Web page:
Elaine heard me talk about what I do at a breakfast meeting. She pointed at me across the room and said, “I need that!” We made an appointment for the following week and I could hear the relief in her voice.
Her schedule was full, but that wasn’t the problem. Elaine is a high energy person and likes to stay busy. She has a finger in lots of pies and her calendar was getting kind of messy, with all that cherry juice spilled on it.
What she needed was a brain dump.
She wrote out all that she does on a giant sheet of paper, the kind you use for meeting presentations. There were little notes and arrows added here and there. Some of her projects weren’t getting enough attention. In other areas, she felt she was spending too much time and not getting what she wanted.
Elaine described her days to me, what she did, what she needed to do, what she really wanted to do and how she liked working with various clients.
I helped her step back from the forest of her schedule so she could see the individual trees and how they fit together (or didn’t).
I asked her questions that helped her get even more objective about her schedule. Was her lunch break too short? She agreed it was short, but her priority was to be done with work by 3:30 every day to be with her kids. Was it worthwhile to work for a client she had to commute over an hour to? Yes, because she got a steady stream of new clients there.
She was frustrated that one client wanted more from her than she could do in the four hours a week they contracted. We came up with a couple of ideas to get around that, such as writing a proposal for a new program they could offer that would not only help their clients, but would prevent them from being sued (which had happened more than once) and therefore save them money. She has a lot of passion about this topic and is dying to teach it!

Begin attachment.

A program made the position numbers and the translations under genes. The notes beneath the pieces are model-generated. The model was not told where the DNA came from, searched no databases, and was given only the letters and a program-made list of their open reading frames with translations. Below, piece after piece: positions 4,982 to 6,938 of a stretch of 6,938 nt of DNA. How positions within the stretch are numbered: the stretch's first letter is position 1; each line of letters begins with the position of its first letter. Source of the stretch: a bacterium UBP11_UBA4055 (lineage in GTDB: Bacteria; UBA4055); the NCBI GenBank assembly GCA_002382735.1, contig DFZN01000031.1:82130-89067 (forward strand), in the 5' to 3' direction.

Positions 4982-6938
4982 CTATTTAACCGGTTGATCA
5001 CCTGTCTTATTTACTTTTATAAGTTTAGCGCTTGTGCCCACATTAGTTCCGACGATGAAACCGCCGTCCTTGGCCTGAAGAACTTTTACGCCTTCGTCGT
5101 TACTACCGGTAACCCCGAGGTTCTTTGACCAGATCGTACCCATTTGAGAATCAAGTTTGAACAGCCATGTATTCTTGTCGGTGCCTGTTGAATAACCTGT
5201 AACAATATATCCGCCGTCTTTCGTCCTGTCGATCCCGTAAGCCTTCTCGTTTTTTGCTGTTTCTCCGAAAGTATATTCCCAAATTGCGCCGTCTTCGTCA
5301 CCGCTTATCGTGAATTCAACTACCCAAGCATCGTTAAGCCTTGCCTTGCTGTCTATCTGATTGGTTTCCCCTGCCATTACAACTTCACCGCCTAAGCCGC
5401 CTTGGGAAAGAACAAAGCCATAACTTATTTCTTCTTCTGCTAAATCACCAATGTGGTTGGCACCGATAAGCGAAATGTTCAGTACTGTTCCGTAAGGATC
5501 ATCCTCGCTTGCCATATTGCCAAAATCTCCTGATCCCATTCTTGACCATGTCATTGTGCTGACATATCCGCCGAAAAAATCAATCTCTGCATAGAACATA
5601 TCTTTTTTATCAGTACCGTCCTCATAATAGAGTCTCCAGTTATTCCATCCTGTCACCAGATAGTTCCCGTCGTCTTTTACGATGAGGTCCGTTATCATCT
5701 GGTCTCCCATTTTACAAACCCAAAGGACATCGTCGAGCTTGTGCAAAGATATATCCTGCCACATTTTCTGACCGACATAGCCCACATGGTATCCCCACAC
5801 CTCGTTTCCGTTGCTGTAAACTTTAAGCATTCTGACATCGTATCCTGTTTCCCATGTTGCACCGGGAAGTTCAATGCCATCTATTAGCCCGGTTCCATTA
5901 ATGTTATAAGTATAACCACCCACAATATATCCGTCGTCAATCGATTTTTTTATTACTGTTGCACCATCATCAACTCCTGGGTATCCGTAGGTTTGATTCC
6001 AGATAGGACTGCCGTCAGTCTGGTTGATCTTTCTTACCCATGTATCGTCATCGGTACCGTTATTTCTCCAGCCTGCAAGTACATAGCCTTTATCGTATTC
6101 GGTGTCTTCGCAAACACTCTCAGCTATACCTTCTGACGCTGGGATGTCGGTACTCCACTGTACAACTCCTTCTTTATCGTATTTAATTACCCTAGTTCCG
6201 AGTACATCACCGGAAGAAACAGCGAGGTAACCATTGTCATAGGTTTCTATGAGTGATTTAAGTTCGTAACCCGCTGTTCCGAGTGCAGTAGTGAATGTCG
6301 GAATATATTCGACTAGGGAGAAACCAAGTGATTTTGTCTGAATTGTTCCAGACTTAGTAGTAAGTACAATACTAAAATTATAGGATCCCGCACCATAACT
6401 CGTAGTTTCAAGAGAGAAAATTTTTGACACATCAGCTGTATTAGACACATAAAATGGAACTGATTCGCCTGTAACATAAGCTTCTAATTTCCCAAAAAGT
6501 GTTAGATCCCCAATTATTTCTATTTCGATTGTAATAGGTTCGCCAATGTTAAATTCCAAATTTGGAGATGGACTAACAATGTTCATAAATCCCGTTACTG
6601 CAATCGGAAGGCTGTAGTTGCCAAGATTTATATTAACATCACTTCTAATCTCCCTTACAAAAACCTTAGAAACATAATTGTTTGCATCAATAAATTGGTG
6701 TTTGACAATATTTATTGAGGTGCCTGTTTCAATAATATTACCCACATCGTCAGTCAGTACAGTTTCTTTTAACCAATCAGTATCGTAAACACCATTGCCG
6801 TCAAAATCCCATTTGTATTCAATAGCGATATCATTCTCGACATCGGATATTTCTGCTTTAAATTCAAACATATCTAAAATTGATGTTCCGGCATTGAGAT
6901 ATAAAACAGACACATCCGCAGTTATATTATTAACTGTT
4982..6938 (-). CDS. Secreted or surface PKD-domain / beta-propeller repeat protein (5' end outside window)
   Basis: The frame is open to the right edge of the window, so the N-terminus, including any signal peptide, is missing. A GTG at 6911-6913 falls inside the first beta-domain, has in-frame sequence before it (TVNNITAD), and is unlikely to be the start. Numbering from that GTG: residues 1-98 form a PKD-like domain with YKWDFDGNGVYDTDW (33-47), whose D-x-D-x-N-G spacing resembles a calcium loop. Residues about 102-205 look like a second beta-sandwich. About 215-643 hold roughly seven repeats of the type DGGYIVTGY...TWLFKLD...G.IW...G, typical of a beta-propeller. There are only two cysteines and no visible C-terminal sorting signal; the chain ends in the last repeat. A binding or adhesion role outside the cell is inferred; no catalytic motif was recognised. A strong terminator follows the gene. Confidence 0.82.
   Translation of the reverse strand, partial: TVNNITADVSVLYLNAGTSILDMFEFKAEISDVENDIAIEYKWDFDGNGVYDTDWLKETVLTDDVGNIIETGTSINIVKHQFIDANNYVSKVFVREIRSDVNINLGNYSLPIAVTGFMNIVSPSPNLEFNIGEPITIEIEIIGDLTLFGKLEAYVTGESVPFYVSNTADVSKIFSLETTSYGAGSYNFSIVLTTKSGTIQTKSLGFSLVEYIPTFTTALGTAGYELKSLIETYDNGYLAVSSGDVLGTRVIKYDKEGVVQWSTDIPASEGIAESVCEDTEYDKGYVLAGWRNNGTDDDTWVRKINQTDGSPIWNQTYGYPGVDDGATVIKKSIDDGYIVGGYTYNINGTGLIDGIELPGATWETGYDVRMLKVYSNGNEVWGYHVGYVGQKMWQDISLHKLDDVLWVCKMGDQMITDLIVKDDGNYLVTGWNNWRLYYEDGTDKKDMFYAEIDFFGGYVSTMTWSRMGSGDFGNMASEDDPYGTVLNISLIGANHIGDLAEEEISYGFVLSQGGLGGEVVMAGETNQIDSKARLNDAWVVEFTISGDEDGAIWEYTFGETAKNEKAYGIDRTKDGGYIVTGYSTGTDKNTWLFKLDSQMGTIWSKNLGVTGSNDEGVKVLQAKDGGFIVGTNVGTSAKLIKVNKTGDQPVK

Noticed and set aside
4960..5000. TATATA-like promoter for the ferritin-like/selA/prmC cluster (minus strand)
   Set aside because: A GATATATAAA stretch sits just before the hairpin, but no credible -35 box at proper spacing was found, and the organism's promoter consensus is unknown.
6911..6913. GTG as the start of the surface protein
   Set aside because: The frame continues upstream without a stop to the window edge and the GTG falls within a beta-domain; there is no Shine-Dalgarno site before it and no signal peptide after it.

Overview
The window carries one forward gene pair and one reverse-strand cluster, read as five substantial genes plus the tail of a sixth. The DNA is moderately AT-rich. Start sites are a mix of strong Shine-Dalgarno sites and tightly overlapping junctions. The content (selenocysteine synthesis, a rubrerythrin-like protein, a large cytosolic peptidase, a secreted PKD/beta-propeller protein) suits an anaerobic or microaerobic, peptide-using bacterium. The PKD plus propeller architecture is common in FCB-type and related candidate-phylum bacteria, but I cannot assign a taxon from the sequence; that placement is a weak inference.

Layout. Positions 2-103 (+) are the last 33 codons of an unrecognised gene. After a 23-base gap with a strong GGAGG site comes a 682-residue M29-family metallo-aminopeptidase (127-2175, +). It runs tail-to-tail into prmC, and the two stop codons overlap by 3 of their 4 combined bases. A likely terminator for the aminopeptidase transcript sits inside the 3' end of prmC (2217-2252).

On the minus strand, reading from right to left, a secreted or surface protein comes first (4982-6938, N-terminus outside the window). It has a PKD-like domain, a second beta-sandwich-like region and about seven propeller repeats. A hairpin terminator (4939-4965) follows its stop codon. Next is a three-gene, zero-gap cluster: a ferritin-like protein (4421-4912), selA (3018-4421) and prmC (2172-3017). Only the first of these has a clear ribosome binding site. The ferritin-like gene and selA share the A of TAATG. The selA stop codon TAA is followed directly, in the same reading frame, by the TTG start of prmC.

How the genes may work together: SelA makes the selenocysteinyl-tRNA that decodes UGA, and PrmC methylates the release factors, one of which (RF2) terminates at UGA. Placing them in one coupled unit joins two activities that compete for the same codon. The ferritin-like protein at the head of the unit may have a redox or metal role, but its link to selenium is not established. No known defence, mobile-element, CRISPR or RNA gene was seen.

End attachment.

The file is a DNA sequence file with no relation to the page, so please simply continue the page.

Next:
These ideas came out of my asking Elaine questions that she hadn’t asked because she was too close to the situation. Why did the client want her to do the extra work? If it was so important, why wasn’t the regular staff doing it? What would happen if it didn’t get done? What would change for the better if it got done?
What’s all this got to do with managing time?
The brain dump helped Elaine see where she was putting in effort that got great results. She could shift time from one area to another to get more bang for her buck. She realized that she was making a conscious decision to use some time in a way that wasn’t wildly productive, but she was happy with it.
Elaine knows now where her time is going and why. The point isn’t, in her case, to squeeze the utility out of every single minute, but to be intentional about how she spends her time.
Her decisions about time are connected to how she wants to live her life and accomplish her best work.
That leads to her trusting herself more and feeling confident. Investigating her schedule showed her what really matters to her and how to get more of that. Connecting to what’s meaningful to her gives her a sense of ease and assurance so she can get out there and make things happen.